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            Author and article information

            Journal
            CRD
            Cardiology
            10.1159/issn.0008-6312
            Cardiology
            S. Karger AG
            0008-6312
            1421-9751
            2000
            February 2001
            02 March 2001
            : 94
            : 3
            : 200-207
            Affiliations
            Department of Internal Medicine (Cardiology Section), National Taiwan University Hospital, Taipei, Taiwan
            Article
            47317 Cardiology 2000;94:200–207
            10.1159/000047317
            11279327
            © 2001 S. Karger AG, Basel

            Copyright: All rights reserved. No part of this publication may be translated into other languages, reproduced or utilized in any form or by any means, electronic or mechanical, including photocopying, recording, microcopying, or by any information storage and retrieval system, without permission in writing from the publisher. Drug Dosage: The authors and the publisher have exerted every effort to ensure that drug selection and dosage set forth in this text are in accord with current recommendations and practice at the time of publication. However, in view of ongoing research, changes in government regulations, and the constant flow of information relating to drug therapy and drug reactions, the reader is urged to check the package insert for each drug for any changes in indications and dosage and for added warnings and precautions. This is particularly important when the recommended agent is a new and/or infrequently employed drug. Disclaimer: The statements, opinions and data contained in this publication are solely those of the individual authors and contributors and not of the publishers and the editor(s). The appearance of advertisements or/and product references in the publication is not a warranty, endorsement, or approval of the products or services advertised or of their effectiveness, quality or safety. The publisher and the editor(s) disclaim responsibility for any injury to persons or property resulting from any ideas, methods, instructions or products referred to in the content or advertisements.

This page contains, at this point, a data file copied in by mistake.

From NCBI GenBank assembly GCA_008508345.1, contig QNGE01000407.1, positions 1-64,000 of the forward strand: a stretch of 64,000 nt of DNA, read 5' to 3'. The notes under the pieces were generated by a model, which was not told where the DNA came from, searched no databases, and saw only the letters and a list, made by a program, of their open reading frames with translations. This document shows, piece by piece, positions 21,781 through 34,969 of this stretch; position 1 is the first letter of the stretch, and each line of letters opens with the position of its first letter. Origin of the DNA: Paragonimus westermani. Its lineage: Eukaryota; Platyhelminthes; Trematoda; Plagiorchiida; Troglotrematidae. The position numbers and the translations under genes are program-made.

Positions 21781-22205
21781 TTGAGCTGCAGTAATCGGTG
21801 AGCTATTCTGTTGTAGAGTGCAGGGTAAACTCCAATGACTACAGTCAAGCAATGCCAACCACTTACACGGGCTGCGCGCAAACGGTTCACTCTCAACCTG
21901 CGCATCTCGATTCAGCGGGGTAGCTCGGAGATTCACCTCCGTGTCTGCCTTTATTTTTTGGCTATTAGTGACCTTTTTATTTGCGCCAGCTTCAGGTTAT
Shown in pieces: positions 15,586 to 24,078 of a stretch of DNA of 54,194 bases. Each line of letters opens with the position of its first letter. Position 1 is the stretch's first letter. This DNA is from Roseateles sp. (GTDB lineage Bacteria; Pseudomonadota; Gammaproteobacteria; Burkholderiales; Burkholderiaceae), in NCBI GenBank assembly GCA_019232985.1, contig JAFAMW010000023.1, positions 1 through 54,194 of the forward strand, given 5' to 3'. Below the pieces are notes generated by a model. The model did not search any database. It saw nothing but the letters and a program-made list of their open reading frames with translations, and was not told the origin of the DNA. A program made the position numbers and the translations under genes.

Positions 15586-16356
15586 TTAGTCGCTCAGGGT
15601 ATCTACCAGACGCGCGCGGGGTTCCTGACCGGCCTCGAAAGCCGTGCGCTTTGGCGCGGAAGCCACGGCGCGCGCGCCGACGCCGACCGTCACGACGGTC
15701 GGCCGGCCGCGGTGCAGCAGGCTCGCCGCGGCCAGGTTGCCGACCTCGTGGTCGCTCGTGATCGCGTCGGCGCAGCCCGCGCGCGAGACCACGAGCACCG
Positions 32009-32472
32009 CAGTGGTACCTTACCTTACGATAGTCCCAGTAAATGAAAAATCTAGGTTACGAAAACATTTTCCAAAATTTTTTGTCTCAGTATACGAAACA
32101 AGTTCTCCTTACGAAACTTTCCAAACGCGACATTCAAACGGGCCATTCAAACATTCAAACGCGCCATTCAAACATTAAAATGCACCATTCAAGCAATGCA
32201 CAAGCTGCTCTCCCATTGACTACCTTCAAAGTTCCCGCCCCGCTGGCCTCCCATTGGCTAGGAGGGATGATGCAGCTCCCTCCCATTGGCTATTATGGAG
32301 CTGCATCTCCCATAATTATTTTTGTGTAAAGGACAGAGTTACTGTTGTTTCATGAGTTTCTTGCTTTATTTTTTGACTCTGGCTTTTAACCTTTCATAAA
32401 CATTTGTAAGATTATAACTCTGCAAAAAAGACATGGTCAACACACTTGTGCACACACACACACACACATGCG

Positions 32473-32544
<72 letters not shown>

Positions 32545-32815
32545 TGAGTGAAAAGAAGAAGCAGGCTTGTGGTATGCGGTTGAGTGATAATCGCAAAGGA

Page count
            Figures: 3, Tables: 3, References: 31, Pages: 8
            Categories
            Non-Invasive Diagnostic Echocardiography